Workers compensation and fidelity insurance (covering losses due to theft) are a wise move as well. Workers compensation not only covers employees and contractors, but you can opt to include coverage for volunteers too—with the Volunteer Compensation Endorsement. Your board should also consider purchasing Crime coverage, which protects the association from certain occurences of theft. Limits vary and bank account holdings can be significant, so it is important to buy adequate coverage that factors in all association assets.
Building Ordinance & Law
If your building was not recently built, another issue may come into play. It is more than likely that your city’s building codes have changed significantly since your building was originally constructed. If the building sustains any damage due to an insurable loss, your policy will only cover repairs to the structure’s original standards. In most cases, that means you will be left with a shortfall to bring the repairs up to code, and those costs can be surprisingly costly. An insurance solution for you to consider would be purchasing Building Ordinance & Law Coverage that specifically covers these required upgrades.
5. Do not put it on autopilot.Insurance policies for both the association and individual unit owners should be reviewed by an expert annually. This is not a job for just anyone... in the same way you would seek expert advice on a tax return or a legal issue, you will want to make sure the policy audit is conducted by a qualified expert. Check your state law as there may be provisions which require periodic appraisals.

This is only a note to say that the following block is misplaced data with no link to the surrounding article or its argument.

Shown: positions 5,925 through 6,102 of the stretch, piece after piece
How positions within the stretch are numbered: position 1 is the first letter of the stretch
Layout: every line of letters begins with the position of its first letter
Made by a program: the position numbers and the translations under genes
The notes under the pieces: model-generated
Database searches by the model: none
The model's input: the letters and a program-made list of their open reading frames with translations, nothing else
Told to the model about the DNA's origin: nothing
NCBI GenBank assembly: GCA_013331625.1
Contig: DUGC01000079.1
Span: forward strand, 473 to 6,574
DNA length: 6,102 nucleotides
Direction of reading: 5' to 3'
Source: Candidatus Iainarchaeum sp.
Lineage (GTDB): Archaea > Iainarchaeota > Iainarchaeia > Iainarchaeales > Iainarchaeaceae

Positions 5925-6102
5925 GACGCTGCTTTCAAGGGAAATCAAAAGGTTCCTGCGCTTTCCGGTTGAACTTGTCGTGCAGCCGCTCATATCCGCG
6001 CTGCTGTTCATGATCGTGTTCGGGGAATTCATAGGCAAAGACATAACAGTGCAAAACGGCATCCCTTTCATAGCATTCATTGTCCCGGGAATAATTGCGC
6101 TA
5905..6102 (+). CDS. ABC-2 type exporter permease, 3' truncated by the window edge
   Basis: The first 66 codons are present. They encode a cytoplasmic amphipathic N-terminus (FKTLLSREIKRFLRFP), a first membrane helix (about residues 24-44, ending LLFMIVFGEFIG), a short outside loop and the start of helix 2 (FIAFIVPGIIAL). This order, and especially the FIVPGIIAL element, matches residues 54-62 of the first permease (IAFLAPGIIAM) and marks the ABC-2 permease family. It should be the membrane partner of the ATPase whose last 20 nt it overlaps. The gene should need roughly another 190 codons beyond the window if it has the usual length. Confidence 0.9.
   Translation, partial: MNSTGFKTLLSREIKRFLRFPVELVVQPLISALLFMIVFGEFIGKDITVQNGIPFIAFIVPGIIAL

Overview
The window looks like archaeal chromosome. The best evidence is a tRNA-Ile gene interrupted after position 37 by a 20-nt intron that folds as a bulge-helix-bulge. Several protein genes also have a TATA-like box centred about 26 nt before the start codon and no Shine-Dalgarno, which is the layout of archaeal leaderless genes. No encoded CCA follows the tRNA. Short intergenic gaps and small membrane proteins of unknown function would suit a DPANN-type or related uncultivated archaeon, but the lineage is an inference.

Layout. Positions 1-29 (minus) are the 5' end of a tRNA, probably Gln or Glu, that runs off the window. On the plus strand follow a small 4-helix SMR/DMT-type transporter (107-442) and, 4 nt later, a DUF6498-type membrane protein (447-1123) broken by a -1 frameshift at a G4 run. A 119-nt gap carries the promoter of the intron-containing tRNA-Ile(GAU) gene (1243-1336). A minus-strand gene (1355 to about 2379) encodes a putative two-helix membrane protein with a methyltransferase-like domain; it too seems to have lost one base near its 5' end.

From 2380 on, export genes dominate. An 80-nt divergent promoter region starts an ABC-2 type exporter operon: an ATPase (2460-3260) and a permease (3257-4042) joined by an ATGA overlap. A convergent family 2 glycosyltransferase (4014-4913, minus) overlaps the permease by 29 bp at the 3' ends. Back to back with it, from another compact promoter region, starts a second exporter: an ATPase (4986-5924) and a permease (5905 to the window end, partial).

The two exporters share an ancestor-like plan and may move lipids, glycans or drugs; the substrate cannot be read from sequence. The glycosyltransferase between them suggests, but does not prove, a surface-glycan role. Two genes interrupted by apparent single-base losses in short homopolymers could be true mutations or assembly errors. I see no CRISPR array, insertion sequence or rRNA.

6. Minimize risk.The cost of insurance is based on two things: the value of what is insured and the risk involved. The value of the insured property is a based upon the estimated cost of reconstruction. That leaves you only one option for controlling your costs: minimizing risk. A knowledgeable and professional property management company will be able to help.
7. Hire a good property management company.The right property management company will make all the difference. An organization with a national presence has the depth of capabilities to offer risk management insight, along with larger buying power, so they can negotiate lower rates on behalf of their clients. They can also put you in touch with the right insurance brokerage firm – one with extensive knowledge of the statutes and regulations that can have a significant impact on the insurance products that will work best for you.
Nobody can anticipate disaster or loss, especially with all the complexities of living in a high-rise property. But the right insurance coverage – for both homeowners and associations – can help you sleep better at night, knowing you are prepared for it.